Understanding the Egyptian music and dance styles- part 01


Maqam - Egyptian Center for Culture and Art
The Arabic music, especially the Egyptian has subtle nuances that becomes difficult to identify the differences between the styles. But like all musical culture of any country the Egyptian music has historical and regional differences and can be classified in different styles such as progression baladi, classical, folklore, al jeel, shaabi etc... and is really important to learn how to identify the type of music to understand the style of dance.
 
The most important type to start is, in my opinion: the Folklore. Because there (in the folklore) you find the basis. In the folklore you find the hopes, fears, dreams and life details about a culture. The lyrics songs tell us the history, how a group of people live, the values of theirs society, who they are. If you want to dance how they dance you need first to understand how they live.

 
 
 
Egyptian Folk Music

Usually are compositions of Upper Egypt, eastern area of Sinai or near Lybia,  played by musicians who learn to play and compose into their families from one generation to the next. It's a knowledge based in the family heritage.

This kind of music has a festive nature and is usually played outside and for that the rhythms are heavier than  the other styles. 



 
Basic Egyptian Folk Rhythms
 
 
Maksoum 4/4

 
Saiid 4/4
 
 
 
Fellahi 2/4



 

Musical Instruments


Tabla or Darabuka - is the most important drum in the Egyptian dance. It was used during the wedding celebrations to produces the rhtyhm Zeffa.
 
 
 
 
 
 


Tabla Baladi - It is a double-skinned bass beaten with a thick stick on one side and with a thin stick on another side. 
 
 
 

Daff - it is a large frame drum
 
 

Mizmar is a kind of Oboe, with a particular sound. You can find this kind of instrument in other Middle Eastern Musical traditions.
 




Rababa is an early form of violin with no more than 2 strings:
 




Kawala is a long bamboo flute used in the Egyptian music since the Ancient time. In Turkey you have a similar one called Ney.
 




Argul is a bamboo twin piped clarinete. Normally one cane is longer than the other one and produces a very rich sound.
 




Magrouna is also a twin piped reed. The two tubes are of equal lenght tied in parallel. The Magrouna produces an uninterrupte sound.





The musical structure
 
The structure of folk music is simple, short and repetitive. If you understand a bit of Arabic realize that most of the folk songs are in dialect, a mixture of Arabic words with Copt, Nubian that belongs to the Egyptian ethnical groups.
 
Egyptian folk music is based in the improvisation started by the kawala flute, or by the Mizmar, is a kind of earlier taksim.  A song can start also with the Mawal, a vocal improvisation with the common verses :  "Ya Leil Ya einin" - "Oh Night, Oh eyes!"

 
 
 


Examples of Egyptian Folk Music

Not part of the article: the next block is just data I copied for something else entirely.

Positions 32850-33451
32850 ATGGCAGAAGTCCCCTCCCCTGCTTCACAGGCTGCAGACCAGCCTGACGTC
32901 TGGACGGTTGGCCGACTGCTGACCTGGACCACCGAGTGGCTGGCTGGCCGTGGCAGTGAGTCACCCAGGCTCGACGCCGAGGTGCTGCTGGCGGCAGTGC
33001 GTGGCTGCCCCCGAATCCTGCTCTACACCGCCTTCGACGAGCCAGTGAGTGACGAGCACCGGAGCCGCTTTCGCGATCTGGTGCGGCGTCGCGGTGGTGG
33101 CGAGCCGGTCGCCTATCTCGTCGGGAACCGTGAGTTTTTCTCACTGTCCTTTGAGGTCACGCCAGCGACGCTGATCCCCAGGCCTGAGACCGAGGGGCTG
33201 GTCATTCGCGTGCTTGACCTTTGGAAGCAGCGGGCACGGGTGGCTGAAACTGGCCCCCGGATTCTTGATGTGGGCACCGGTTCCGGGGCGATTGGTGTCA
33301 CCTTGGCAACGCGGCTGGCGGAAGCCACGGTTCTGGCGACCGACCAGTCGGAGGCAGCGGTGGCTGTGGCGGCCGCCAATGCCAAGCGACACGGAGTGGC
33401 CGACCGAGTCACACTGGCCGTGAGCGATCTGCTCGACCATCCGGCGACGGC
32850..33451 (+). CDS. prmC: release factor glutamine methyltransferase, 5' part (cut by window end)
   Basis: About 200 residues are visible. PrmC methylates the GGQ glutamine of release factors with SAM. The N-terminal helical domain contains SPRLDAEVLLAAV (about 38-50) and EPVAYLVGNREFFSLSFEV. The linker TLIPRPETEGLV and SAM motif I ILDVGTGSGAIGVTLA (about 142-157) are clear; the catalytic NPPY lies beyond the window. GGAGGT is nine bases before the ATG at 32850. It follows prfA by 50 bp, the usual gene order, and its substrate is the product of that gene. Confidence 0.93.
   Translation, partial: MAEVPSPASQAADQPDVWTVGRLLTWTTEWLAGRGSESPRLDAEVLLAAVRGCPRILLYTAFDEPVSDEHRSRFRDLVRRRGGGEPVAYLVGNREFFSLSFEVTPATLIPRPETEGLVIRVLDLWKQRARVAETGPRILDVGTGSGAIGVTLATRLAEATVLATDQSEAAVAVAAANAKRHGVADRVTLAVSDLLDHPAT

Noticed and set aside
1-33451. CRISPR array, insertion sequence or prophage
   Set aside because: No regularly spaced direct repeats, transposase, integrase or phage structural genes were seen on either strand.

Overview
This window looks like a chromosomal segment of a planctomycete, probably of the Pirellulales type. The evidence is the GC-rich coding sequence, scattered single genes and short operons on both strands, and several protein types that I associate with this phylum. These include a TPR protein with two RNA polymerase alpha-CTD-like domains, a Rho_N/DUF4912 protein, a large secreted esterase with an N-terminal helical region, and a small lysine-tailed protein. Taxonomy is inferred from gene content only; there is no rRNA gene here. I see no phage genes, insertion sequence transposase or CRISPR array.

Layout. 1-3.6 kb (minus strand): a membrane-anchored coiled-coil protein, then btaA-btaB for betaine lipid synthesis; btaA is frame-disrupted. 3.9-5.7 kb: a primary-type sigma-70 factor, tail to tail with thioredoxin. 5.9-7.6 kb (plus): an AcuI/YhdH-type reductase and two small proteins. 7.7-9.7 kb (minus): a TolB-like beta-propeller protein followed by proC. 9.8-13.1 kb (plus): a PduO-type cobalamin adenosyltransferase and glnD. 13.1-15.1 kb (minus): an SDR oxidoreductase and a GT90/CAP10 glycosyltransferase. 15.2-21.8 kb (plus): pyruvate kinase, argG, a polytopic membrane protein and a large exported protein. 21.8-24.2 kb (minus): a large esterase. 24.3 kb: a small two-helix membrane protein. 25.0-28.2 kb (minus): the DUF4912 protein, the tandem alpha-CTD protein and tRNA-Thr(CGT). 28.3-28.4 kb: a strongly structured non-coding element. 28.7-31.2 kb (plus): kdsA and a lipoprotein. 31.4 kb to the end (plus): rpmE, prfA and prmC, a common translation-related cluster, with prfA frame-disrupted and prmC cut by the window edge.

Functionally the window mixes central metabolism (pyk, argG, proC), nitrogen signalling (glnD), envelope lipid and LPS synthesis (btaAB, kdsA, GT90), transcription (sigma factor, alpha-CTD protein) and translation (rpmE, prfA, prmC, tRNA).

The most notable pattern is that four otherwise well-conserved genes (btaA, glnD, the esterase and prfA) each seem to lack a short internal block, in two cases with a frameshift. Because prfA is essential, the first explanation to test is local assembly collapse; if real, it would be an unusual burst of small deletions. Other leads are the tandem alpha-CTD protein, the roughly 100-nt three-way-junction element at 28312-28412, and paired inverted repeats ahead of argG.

There are different folk traditions alive in Egypt. In the dance we know a little part of the popular manifestations of this amazing and rich culture,  such as the rural Egyptians (fellahin), the Nubians,  the Arab and Berber Bedouins, and the Ghawazee. Sawahli (coastal) music is a type of popular music from the northern coast, and is based around the simsimaya, an indigenous stringed instrument. Well-known singers include Abdo'l Iskandrani and Aid el-Gannirni.
 
 
Bedouin Music and Hagallah dance
 
Bedouin music is found in the deserts of the west, near Libya, and the eastern Sinai area. The Mizmar, a twin-pipe clarinet, is the most popular folk instrument, and popular singers include Awad e'Medic.The choreographer Mahmoud Reda, together with Farida Fahmy and Dr. Mo Geddawi adapted some steps of the typical Bedouin dances and created a espetacle dance style called Hagallah.
 
 



Said Music and Dance

Is called Said the music and the dance of Upper Egypt, may is the most well known folk style of Egypt.  Les Musiciens du Nil are the most popular said group but there are other performers include Shoukoukou, Ahmad Ismail, Omar Gharzawi, Sohar Magdy and Ahmed Mougahid.
 



Here is a Reda Troupe version of the Saidi dances
 



The Ghawazee are also from the Upper Egypt. I this old movie is possible to watch the most famous Ghawazee group: the Banat Mazin ( Mazin girls) . The Ghawazee play sagat (finger cymbals) simultaneuousily theirs dances.
 



Nubian Music

This imformation came by the professor  Khairy El-Malt of Helwan University in Cairo:

"Nubians are native to the south of Egypt and northern Sudan, though many live in Cairo and other cities. Nubian folk music can still be heard, but migration and intercultural contact with Egyptian and other musical genres have produced new innovations. Ali Hassan Kuban's jazz fusions had made him a regular on the world music scene, while Mohamed Mounir's social criticism and sophisticated pop have made him a star among Nubians, Egyptians, and other people worldwide. Ahmed Mounib, Mohamed Mounir's mentor, was by far the most notable Nubian singer to hit the Egyptian music scene, singing in both Egyptian Arabic and his native Nobiin. Hamza El Din is another popular Nubian artist, well-known on the world music scene and has collaborated with the Kronos Quartet."
 
 



Here there are an example, by Mercedes Nieto of Nubian dance adapted to the Theater concept:


 

3 comments:

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